Our Broad Skyline LTE Cellular Solution: The Best Choice for POTS Line Replacement
When seeking out POTS replacement, you need a solution specifically designed for emergency use if you want a reliable response for any emergency call placed from your emergency device. Enter Kings III’s Skyline Cellular Solution.
Skyline completely eliminates dependency on POTS lines by leveraging the LTE mobile network. For elevators, our solution uses a traditional ADA-compliant hands-free phone in each elevator cab. The cellular transceiver is located outside of the concrete & steel-lined shaft.
Utilizing commercial strength equipment, our cellular solution was created with the sole purpose of meeting the unique needs that come with emergency communication.
Other available cellular solutions are designed for consumer/personal use but make their way into commercial spaces. While they may work for a typical call, they aren’t designed with emergency response in mind. When seconds count, it’s imperative to have the proper equipment for a reliable response.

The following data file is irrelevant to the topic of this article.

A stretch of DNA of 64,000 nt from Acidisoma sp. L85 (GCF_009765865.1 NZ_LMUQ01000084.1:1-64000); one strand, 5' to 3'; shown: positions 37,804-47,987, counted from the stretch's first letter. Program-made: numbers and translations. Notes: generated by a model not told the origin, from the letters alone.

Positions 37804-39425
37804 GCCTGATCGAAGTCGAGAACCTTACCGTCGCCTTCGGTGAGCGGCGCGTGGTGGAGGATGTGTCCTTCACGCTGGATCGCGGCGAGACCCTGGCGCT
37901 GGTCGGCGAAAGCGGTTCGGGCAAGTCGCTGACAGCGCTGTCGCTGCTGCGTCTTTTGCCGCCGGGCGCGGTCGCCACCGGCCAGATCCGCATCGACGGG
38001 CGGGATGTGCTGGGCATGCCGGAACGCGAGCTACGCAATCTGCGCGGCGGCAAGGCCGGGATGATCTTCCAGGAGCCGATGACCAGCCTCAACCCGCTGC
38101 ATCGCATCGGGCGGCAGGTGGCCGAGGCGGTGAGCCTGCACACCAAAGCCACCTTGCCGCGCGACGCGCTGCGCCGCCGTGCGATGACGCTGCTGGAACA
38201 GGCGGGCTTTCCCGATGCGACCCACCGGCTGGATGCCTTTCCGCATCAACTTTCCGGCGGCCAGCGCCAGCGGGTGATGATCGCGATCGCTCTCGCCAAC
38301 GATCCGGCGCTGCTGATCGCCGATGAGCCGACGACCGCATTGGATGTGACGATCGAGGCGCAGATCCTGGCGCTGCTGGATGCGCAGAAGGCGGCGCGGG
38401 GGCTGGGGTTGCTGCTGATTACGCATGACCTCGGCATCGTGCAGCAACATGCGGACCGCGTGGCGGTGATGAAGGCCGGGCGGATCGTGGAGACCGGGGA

As POTS replacement increases a lack of regulation regarding cellular communicators has led to the use of improper equipment in more specialized use cases. To meet elevator code, devices must include:
- A 4-hour battery backup in case of a power outage
- A communication alert triggering a phone line verification alarm system
- Caller location identification without aid from the caller
The Kings III Cellular Solution exceeds these code requirements where other devices often lack the capability to comply with these ASME elevator code standards.
Kings III’s LTE cellular solution, currently deployed in nearly 50,000 customer emergency phones (and growing), now has an optional added benefit. The Kings III M90 cellular dialer is currently the sole FirstNet Ready® emergency phone.